Blog post by Vanessa Mander, Community Ranger in the Mahaanui District.
Have you ever stood at a historic site and felt like you could almost see the action unfolding? Usually I’m not into bold, epiphanic moments, preferring just an education experience and then chalking that up to a “been-there-done-that” moment. However, there is something at Awaroa/Godley Head that I just can’t brush off easily.
The WWII coastal battery is something to both admire and be impressed with. Standing at the head of the Whakaraupō/Lyttelton Harbour you get a real appreciation of how close it is to the city, as well as a sense of isolation due to the large expanses of ocean you look out at.
Built in 1939, the Godley Head coastal defence was impressive even back in those days. With three 6-inch (barrel) guns in this compound alone, it should have struck fear into any enemy ship. It was manned right through until the end of compulsory military service in the late 1960’s and then left in the hands of what was Land and Survey, again back in the day.
The Department of Conversation took ownership on its inception in 1987, and since then, every effort has been made to make sure that every Cantabrian has the right to be connected to this important historic site.
The earthquakes in 2010 and 2011 precipitated the closure of the major attraction, the gun emplacement at Godley Head.
After much effort, investigation, sweat and tears, we are proud to announce that this significant site is again open to enjoy.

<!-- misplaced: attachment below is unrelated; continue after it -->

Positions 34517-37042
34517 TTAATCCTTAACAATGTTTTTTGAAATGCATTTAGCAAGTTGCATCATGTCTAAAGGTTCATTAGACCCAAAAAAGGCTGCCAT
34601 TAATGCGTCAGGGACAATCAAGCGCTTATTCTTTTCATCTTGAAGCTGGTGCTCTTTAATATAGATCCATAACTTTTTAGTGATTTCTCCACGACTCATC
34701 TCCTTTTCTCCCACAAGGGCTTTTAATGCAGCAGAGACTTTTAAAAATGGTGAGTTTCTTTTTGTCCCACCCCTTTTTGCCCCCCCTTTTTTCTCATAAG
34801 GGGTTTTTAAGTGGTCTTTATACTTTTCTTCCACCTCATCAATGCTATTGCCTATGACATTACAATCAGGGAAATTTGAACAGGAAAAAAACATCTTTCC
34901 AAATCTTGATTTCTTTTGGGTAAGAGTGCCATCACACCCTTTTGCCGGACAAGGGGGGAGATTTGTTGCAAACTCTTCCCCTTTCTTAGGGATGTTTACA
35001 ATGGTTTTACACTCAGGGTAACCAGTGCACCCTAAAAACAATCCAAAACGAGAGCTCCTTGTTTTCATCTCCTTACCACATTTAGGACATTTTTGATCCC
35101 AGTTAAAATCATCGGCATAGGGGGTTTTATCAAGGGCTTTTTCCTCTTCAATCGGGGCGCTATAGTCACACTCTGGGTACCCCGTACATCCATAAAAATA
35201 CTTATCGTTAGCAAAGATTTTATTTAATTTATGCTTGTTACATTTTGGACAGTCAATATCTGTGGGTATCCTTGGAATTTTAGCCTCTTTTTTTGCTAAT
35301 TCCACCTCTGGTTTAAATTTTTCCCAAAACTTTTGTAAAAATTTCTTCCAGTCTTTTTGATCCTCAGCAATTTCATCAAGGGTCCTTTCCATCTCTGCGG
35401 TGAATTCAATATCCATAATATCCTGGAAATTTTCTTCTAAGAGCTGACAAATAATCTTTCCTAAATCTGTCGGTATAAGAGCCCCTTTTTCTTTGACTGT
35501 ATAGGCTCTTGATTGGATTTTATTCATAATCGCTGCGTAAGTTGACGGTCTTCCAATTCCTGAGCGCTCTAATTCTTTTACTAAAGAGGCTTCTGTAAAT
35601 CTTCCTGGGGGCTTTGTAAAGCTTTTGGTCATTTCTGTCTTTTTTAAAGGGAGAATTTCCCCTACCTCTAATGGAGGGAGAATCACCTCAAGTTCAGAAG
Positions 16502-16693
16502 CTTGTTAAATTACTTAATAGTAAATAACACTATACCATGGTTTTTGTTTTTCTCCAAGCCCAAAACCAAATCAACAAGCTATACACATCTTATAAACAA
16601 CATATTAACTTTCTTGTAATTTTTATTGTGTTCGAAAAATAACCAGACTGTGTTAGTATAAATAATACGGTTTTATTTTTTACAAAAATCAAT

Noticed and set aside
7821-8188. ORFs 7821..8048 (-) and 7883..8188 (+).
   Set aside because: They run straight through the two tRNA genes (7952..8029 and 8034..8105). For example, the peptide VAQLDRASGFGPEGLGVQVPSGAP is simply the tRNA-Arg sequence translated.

As I write this, I’m standing at the edge of the second gun pit, staring at the emotive mural painted by the immensely talented street artist Wongi Wilson. Looking on these scenes that are derived from real photos showing moments of time from this place, it hits you that we are all responsible for keeping these places alive.
We have put in a huge effort to make these available again, but it’s only by working with our partners, volunteers and contractors that this was achievable.
We should all strive for connection, with nature, with family – but also with heritage. For we get a better understanding of where we are going if we know where we have been.
Built in 1939, the Godley Head coastal defence battery is ranked as one of the top ten New Zealand coastal defence heritage sites.
Learn more about the reopening of the historic Awaroa/Godley Head gun emplacements here.